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Jumpstarting a Heavy-Duty Vehicle: The Ultimate Guide

Heavy-duty vehicles are those that are built to tow or carry heavy loads. They require a greater amount of power to start than passenger vehicles and so may need a jumpstart from time to time. If you are unsure whether your heavy-duty vehicle needs a jumpstart, there are certain signs you can look for. In addition, there are specific steps you need to take when jumpstarting a heavy-duty vehicle.

4 Common Reasons Your Heavy-Duty Vehicle May Need a Jump

Jump-starting a heavy-duty vehicle is not quite as simple as jumping a standard-sized automobile. While the typical “jump” is due to a dead or weak battery, there are more reasons that might contribute to a heavy-duty vehicle’s power failure. Some common ones include:

  • You’ve been idling for too long: If you let your car idle for too long, the battery will eventually die. Even if you’re not driving, your vehicle is still using power to run the accessories, like the radio and air conditioning.
  • You have a weak or old battery: Batteries don’t last forever. Even if you don’t use your car often, the battery will slowly lose its charge over time. If it’s been a while since you’ve had your battery checked, it might be time for a new one.
  • You have a faulty alternator: The alternator is what charges the battery while the engine is running. If it’s not working properly, the battery won’t get the power it needs and will eventually die. A failing alternator can also cause other electrical problems, like dim lights or strange noises from the engine.
  • You have a voltage drop: A voltage drop is when the battery’s voltage suddenly drops, usually due to a sudden load on the electrical system. This can happen if you turn on the headlights while the engine is off, or if you try to start the vehicle with a dead battery.

How to Know If a Jump Is in Your Future

We’ve already touched on some of these but, at a glance, there are signs that you’re facing, or soon could be facing, the need for a jumpstart. They are:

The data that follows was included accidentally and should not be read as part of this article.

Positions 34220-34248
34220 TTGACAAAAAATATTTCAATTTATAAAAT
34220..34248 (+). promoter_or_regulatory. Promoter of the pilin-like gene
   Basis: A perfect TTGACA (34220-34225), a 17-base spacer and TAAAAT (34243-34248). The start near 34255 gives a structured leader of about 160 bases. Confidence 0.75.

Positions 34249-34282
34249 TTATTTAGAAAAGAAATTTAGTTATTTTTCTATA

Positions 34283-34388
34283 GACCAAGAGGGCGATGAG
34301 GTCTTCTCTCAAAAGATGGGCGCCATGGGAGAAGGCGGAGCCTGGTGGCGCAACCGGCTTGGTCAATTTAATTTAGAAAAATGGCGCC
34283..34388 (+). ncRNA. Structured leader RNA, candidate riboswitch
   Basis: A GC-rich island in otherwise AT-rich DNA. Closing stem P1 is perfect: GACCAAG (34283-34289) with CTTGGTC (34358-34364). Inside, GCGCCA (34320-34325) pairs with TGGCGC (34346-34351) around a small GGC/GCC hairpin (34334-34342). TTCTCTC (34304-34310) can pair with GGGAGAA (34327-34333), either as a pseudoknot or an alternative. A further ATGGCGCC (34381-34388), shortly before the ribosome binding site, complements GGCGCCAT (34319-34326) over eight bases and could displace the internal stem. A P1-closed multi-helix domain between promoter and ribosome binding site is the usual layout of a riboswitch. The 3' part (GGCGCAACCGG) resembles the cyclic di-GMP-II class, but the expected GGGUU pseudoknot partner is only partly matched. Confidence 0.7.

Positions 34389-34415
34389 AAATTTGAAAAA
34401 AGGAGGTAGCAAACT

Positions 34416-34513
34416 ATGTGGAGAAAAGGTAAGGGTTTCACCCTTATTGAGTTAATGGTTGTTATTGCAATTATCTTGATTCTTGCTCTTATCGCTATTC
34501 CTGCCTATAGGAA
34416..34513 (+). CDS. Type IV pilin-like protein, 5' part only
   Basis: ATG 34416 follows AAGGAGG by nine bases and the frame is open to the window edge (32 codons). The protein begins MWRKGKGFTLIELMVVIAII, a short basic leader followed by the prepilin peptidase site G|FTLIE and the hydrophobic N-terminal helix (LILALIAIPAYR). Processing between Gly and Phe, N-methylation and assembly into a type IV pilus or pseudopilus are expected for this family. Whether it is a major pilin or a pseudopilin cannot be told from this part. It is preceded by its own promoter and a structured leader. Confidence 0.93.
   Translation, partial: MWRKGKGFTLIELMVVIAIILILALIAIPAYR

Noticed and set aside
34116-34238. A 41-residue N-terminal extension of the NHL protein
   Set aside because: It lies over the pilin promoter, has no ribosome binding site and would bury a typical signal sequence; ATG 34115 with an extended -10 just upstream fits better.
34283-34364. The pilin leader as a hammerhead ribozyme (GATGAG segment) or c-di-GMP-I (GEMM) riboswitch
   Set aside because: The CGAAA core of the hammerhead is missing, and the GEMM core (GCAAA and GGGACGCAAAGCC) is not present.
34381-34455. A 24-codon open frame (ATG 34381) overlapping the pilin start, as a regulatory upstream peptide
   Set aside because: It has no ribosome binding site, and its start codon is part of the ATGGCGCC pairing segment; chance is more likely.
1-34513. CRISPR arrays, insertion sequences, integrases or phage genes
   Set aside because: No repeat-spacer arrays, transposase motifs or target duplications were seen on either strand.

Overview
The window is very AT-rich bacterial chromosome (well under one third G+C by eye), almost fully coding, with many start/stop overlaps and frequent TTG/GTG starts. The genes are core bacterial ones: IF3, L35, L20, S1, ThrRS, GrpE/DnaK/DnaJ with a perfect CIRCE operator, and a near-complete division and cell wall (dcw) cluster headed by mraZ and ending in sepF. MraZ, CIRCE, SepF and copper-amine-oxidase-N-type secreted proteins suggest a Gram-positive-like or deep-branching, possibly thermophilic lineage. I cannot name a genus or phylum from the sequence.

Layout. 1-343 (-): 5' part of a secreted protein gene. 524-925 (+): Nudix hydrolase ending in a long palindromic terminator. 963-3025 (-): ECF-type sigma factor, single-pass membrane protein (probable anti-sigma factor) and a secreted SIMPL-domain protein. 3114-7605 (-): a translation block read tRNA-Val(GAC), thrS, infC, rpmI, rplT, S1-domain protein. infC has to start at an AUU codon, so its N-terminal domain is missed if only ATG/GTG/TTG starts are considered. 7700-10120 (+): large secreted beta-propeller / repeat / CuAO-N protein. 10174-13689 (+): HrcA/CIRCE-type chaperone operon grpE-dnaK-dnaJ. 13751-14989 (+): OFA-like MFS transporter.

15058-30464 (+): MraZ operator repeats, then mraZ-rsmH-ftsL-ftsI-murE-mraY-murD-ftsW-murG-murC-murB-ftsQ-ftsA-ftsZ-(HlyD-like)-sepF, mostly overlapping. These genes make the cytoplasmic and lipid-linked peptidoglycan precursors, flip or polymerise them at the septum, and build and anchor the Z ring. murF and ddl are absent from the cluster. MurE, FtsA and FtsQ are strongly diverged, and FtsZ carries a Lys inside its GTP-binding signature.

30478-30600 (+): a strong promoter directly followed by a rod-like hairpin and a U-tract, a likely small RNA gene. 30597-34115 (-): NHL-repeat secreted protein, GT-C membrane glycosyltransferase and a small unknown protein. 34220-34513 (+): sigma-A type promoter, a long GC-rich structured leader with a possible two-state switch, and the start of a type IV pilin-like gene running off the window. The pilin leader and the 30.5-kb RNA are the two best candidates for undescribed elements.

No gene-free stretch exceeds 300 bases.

• Your engine won’t crank when you turn the key
  • Your engine cranks slowly
  • Your headlights are getting dim or flickering

Tools of the Trade for Jumping a Heavy-Duty Vehicle

To jumpstart a heavy-duty truck, you’ll need jumper cables, a battery charger, and a working battery. You’ll also need another vehicle with a working battery to use as the “jumper.” Once you have all of your supplies, follow these steps:

  • Park the jumper vehicle next to the dead battery, making sure the batteries are not touching.
  • Connect one end of the positive jumper cable to the positive terminal of the dead battery.
  • Connect the other end of the positive jumper cable to the positive terminal of the working battery.
  • Connect one end of the negative jumper cable to the negative terminal of the working battery.
  • Connect the other end of the negative jumper cable to a metal ground on the dead vehicle. This could be a bolt on the engine block or chassis.
  • Start the jumper vehicle and let it run for a few minutes.
  • Try starting the dead vehicle. If it doesn’t start, you may need to let the jumper vehicle run for a longer period of time.
  • Once the dead vehicle is started, remove the jumper cables in the reverse order that you put them on. Be careful not to let the clamps touch each other while they’re still connected to the batteries.

How Heavy-Duty Vehicles and Passenger Vehicles Differ When Jumpstarting

While the process of jumpstarting a heavy-duty vehicle is similar to jumpstarting a passenger vehicle, there are some important differences to keep in mind. One is the size of the battery. Heavy-duty batteries are much larger than passenger vehicle batteries, so you’ll need longer jumper cables to reach from one battery to the other. Furthermore, with big rigs, you may be dealing with more than one battery or even more than one battery type, so it’s important to know which one is failing.

Another difference is the amount of power required to start a heavy-duty engine. It takes a lot more power to turn over a big diesel engine than it does a small gasoline engine. This means that you might not be able to jumpstart your truck with a passenger vehicle. You’ll need another heavy-duty truck with a strong battery to provide the boost you need.

Finally, keep in mind that it takes longer to charge a dead battery in a heavy-duty vehicle. It might take several minutes of driving before the battery is sufficiently charged to start the engine. Be patient.

If you are a heavy-duty vehicle operator and find yourself in need of a jump, don’t hesitate to reach out to J&A Fleet Maintenance. We’re here to help you get back on the road quickly and safely. That way, your trucks can stay productive and keep your customers happy.

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